Every bioreactor comes with control software. But how can you interface with something that is completely DIY? To test and run our bioreactor, we have developed suite of calibration and control software. We call it the "Master Control Program" or simply MCP.

Aachen BioreactorSoftwareOverview.png
Workflow and Compontent of the MCP Platform
Calibration of pump and biosensor devices is done with their respective calibration programs. The calibration results are then fed into the Master Control Program where reactors, experiments and cultivations are set up and controlled.

Key Achievements

  • fully-featured MCP for running multiple small scale reactors at the same time
  • reliable data acquisition and configurable live plots
  • easy-to-use calibration programs for pumps and biomass sensors

We are providing ready-to-use zip files with the MCP, Pump Calibrator and OD Calibrator in our Download Library. The Source code of the whole Master Control Program software suite is available in the igemsoftware GitHub repository under the GNU GENERAL PUBLIC LICENSE Version 3.0.


Developing a control software that is intuitive and responsive was not trivial. Translating the abstract idea of an experiment and the respective cultivation parameters into data structures and communication messages led to many challenges that are not apparent to the end user.

  • motors and sensory devices have to be calibrated in order to respond as expected
  • online data comes in at high rates
  • the software has to remain stable independent of the number of accumulated data points
  • plots have to be combined dynamically and still show online data
  • communication is conflicting with high-frequency stepping of the aeration pump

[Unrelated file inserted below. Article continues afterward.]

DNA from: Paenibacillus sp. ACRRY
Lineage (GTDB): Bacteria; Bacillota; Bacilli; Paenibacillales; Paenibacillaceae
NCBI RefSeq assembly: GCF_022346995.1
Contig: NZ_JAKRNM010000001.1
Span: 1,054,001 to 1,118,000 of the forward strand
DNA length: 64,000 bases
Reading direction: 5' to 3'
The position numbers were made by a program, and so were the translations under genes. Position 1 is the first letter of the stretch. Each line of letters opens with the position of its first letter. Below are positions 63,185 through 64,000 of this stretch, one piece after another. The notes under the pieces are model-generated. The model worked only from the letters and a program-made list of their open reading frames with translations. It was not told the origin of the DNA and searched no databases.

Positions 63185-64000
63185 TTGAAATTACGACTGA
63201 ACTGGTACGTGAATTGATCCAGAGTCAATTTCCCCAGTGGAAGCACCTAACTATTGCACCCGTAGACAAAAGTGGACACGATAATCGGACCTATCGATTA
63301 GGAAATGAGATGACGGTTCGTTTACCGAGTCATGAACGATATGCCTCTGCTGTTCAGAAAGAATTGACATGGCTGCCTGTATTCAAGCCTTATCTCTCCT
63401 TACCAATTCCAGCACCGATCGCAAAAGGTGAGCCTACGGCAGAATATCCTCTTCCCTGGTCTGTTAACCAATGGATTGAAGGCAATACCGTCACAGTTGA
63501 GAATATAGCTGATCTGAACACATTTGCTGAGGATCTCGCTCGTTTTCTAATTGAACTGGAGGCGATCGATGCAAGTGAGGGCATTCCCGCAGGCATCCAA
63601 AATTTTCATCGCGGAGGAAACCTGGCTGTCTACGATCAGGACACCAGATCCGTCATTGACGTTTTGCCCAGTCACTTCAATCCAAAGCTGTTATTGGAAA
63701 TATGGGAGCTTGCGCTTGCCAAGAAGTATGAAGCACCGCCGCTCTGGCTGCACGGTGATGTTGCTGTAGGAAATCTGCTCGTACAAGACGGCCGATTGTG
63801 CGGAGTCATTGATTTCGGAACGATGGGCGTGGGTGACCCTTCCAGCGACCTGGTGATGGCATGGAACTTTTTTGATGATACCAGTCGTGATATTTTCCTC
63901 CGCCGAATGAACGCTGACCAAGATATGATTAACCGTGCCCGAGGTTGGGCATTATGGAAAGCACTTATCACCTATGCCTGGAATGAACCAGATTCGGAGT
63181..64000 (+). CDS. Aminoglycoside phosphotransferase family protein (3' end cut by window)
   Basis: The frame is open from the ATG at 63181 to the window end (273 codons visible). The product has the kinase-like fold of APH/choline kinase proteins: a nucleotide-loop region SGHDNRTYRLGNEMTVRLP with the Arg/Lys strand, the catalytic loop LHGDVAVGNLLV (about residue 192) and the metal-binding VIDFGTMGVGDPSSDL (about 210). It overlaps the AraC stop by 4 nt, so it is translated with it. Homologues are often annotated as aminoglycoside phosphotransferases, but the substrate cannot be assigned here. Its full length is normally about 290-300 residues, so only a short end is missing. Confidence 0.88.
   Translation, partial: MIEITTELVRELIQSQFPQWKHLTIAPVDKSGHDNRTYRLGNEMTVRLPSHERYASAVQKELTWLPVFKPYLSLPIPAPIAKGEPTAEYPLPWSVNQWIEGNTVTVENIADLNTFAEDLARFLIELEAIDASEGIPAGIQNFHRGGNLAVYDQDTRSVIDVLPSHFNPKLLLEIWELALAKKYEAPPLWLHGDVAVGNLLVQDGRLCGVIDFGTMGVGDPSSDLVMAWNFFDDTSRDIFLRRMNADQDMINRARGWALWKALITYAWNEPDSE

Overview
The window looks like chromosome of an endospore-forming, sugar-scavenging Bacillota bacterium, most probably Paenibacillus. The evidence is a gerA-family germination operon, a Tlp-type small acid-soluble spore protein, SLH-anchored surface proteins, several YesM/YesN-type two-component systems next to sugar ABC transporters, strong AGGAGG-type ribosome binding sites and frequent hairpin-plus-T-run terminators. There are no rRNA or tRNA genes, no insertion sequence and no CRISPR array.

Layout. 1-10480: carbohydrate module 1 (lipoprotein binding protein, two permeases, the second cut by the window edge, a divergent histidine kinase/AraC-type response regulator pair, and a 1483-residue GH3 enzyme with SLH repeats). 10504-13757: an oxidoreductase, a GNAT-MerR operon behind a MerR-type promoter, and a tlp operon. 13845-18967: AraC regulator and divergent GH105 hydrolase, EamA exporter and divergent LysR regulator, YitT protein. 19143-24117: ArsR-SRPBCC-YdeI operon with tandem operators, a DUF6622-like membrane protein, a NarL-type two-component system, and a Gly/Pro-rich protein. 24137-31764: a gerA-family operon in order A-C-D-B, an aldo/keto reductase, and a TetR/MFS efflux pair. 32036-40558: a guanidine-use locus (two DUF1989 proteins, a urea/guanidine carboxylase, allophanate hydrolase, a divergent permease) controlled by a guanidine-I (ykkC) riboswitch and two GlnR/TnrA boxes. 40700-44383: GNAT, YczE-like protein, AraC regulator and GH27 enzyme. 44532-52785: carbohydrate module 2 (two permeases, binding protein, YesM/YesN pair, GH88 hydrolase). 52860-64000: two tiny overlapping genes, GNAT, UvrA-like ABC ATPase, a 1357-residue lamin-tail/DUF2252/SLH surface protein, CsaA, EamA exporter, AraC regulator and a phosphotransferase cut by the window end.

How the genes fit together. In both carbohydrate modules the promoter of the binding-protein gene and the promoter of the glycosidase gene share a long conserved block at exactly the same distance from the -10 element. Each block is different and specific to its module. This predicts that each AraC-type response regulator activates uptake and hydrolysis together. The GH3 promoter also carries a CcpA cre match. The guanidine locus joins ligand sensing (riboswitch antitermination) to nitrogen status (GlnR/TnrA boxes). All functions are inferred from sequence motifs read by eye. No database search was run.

All of these difficulties were addressed and now we can present a fully integrated package that handles everything from calibration to cultivation. There is no more need for the researcher to do pump calibrations or setpoint calculations by hand.


Control Software

The MCP and its accompanying programs are written using C# and the .NET Framework 4.5. This makes them backwards-compatible to Windows 7 and gave us the advantage of asynchronous operations using async/await. All components of the control software are written following the MVVM design pattern[1] to keep things manageable.

The software suite is divided into several libraries to allow for independent implementation and development of certain features:

  • MCP.Protocol implements a serial communication interface and the bioreactor communication protocol
  • MCP.Measurement contains classes for live-logging and processing of incoming measurements
  • MCP.Curves harbors regression- and transformation functions that are used to map calibration profiles
  • MCP.Equipment implements pumps, sensors and reactors and their respective calibration and configuration information
  • MCP.Cultivation implements controlling of cultivations, process parameters and their organization in an experiment library